New program at APS showing early optimistic results

Published 8:52 am Friday, November 17, 2023

A program being utilized by Austin Public Schools and designed to empower students in all areas is seeing early results.

The Building Assets, Reducing Risks (BARR) is in the first of a three-year build up in Austin Public Schools designed not only to focus on what is termed the whole student, but also to provide development for teachers, counselors and administrators.

Developed by the BARR Center, the organization pairs schools with BARR Center coaches that meet with staff four times during the year and so far, the results are promising. 

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According to APS BARR Coordinator Angie Taylor, who along with Austin High School Principal Matt Schmit and Assistant Principal Kim Goblirsch, presented to the Austin Public Schools Board Monday night, progress has shown the district to either be emerging or in place across a variety of core areas.

The progress stemmed from a report from BARR Center coach Sarah Thoreson during her first visit on Sept. 26.

“This is only a short two months into our work,” Taylor told the board.

There are two prime areas BARR looks at: Empowering teachers and inspiring students.

Through the use of a tier system, the staff empowerment portion includes weekly meetings with the BARR team and BARR coach to review data at Tier 1.

At Tier 2 there are weekly meetings with the BARR team, counselors and administration to create student goals and interventions and at Tier 3 there are weekly meetings with a BARR coordinator, administration and community resources to provide intensive interventions.

On top of that, the four BARR teachers at the school also have dedicated time to work together to further strengthen the process and collectively move forward based on emerging data.

Meanwhile, there’s a focus on inspiring students through the use of I Times once a week among rotating BARR teachers, which focuses on making connections and building relationships between students and students and staff.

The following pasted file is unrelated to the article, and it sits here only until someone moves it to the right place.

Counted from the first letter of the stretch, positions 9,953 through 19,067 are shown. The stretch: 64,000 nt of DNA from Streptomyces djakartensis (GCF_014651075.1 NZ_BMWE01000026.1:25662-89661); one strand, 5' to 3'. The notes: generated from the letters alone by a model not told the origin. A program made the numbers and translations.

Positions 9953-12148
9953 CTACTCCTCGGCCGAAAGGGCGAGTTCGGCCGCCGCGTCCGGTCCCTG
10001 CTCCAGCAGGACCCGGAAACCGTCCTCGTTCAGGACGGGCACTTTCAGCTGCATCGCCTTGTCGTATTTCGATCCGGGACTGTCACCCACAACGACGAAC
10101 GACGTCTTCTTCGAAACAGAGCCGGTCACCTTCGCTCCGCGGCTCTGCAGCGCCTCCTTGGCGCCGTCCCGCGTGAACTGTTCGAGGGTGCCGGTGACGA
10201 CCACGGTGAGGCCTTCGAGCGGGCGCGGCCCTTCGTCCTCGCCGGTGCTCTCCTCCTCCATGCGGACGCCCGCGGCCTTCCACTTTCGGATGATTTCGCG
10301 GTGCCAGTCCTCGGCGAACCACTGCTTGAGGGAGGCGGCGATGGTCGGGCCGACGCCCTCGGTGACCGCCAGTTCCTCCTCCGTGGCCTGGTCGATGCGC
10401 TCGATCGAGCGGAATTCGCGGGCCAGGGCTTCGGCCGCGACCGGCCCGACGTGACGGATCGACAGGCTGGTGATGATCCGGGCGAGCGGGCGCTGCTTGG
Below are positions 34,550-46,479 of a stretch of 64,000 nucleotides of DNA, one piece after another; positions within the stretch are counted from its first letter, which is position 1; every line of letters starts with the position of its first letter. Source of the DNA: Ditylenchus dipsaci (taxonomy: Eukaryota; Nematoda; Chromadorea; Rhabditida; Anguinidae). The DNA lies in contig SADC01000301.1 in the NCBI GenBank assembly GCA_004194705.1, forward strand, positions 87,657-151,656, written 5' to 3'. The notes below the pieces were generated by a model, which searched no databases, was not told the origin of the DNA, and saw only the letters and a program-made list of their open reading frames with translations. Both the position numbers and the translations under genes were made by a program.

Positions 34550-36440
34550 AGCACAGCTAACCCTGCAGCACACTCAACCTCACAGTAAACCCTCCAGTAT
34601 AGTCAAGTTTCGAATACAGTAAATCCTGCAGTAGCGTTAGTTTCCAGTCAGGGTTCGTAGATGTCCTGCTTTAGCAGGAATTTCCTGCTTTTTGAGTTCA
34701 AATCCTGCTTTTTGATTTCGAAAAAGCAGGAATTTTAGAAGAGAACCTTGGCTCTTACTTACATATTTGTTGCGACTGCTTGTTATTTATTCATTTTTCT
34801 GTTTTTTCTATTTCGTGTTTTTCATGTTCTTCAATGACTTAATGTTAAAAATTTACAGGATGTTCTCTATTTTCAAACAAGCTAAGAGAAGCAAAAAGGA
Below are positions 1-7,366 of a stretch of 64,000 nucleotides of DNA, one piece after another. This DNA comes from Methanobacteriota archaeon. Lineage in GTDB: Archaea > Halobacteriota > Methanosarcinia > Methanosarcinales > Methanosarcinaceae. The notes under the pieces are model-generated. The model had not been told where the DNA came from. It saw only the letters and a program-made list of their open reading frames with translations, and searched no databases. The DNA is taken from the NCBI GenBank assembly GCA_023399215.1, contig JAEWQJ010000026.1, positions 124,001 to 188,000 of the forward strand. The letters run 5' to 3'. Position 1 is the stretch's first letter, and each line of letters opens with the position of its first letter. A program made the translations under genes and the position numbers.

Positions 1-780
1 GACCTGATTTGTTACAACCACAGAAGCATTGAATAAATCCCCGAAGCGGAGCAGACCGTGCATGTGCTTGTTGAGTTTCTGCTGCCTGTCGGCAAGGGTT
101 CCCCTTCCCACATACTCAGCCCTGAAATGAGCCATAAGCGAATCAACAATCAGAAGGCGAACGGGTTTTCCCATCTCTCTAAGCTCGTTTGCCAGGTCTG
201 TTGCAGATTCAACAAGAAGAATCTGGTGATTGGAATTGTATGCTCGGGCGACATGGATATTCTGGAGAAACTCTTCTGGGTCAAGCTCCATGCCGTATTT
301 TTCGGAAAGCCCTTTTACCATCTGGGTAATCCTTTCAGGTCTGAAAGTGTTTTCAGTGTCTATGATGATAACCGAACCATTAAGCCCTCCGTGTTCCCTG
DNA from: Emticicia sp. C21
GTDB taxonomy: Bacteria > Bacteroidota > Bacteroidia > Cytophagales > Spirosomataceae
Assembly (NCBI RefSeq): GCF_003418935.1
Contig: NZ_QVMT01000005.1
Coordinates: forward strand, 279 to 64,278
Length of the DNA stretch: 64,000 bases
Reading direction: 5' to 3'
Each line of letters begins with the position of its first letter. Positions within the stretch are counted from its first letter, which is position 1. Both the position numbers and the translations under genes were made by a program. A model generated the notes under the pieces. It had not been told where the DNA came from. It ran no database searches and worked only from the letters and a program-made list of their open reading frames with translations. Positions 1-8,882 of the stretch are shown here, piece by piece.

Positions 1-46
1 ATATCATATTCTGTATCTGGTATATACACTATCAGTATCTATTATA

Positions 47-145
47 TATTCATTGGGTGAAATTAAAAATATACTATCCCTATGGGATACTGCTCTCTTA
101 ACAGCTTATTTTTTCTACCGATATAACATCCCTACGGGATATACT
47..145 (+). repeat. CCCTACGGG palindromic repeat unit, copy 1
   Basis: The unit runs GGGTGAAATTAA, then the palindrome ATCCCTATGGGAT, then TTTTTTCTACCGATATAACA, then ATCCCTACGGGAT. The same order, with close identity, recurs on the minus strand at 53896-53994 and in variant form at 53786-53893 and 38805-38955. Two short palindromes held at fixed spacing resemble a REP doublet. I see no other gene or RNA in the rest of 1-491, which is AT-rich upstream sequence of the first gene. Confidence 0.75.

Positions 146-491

In this first year, 103 freshman students have been enrolled in the program and are passing 87% out of 700 total classes. Just 91 out of the 700 classes are currently failing.

This compares to non-BARR students passing 81% of their classes leaving 340 classes out of 1,805 marked as failing.

Statistics are also showing that students in the BARR program are less likely to have behavioral referrals or to reoffend.

Overall, what BARR is doing is building a strong base to prepare students for the future at Austin High School.

“I would say what I appreciate about BARR is that it provides a structure for teachers to have time to discuss students and come up with quality interventions and support them in areas of academics, behaviors and attendance,” Taylor said Thursday. “The reason we can do really good work is because of the structure we have in place.”

Three more site visits are scheduled for this year and the three-year plan includes an escalation of the program through the 2026-27 school year. 

The District’s BARR programming intends to scale up in its second year to include all ninth grade students, followed by a move to include 10th grade students in the third year.

Taylor said that BARR programming doesn’t extend to 11th and 12th grade students typically because options to enhance education grow for students during those years, but added that there is an opportunity to build on what BARR will have accomplished up to that point, thus extending the ideas in some way.

“There are creative ways schools have continued BARR that have worked in 11th and 12th grade, but they look a lot different,” she said.